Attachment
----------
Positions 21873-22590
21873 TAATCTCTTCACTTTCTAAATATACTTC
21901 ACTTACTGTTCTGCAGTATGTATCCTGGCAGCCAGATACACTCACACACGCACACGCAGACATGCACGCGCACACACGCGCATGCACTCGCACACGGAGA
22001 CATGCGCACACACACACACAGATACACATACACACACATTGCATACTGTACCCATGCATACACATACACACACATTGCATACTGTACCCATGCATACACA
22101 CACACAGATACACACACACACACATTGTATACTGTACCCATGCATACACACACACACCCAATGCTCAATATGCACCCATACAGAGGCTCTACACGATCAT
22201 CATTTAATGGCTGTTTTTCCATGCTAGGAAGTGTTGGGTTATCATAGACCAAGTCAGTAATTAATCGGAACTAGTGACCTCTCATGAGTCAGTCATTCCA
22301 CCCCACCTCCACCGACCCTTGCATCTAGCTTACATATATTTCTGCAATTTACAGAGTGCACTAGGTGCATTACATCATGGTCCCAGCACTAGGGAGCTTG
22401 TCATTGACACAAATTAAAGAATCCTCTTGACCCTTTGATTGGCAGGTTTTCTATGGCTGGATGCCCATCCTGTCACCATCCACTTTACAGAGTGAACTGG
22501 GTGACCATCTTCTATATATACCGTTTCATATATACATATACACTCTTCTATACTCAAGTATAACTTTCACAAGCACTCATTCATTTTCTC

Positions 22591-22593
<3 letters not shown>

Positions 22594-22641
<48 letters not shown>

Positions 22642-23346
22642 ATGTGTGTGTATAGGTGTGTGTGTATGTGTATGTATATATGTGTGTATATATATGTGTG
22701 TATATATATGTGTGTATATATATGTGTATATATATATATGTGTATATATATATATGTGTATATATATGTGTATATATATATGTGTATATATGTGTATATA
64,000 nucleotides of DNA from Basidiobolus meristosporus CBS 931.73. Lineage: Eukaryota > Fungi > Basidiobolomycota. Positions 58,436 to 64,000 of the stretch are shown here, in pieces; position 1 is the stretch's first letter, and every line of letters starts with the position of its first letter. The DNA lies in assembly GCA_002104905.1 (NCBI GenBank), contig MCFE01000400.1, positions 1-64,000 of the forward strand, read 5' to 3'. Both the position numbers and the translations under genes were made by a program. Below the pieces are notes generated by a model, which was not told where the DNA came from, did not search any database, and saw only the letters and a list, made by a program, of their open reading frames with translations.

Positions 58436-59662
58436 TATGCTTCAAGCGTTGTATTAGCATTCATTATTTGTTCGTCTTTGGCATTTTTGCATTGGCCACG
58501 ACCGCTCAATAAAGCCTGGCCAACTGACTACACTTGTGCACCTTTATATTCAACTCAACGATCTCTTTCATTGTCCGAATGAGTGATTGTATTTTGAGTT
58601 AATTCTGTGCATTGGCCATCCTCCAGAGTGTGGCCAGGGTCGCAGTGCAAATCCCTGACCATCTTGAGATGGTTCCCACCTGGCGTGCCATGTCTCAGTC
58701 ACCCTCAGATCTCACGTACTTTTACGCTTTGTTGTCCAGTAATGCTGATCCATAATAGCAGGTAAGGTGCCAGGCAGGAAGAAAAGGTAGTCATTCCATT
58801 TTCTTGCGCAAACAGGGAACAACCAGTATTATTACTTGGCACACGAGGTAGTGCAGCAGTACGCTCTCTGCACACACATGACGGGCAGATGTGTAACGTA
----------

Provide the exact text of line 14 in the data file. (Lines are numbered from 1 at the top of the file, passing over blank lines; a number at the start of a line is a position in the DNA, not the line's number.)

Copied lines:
Positions 22642-23346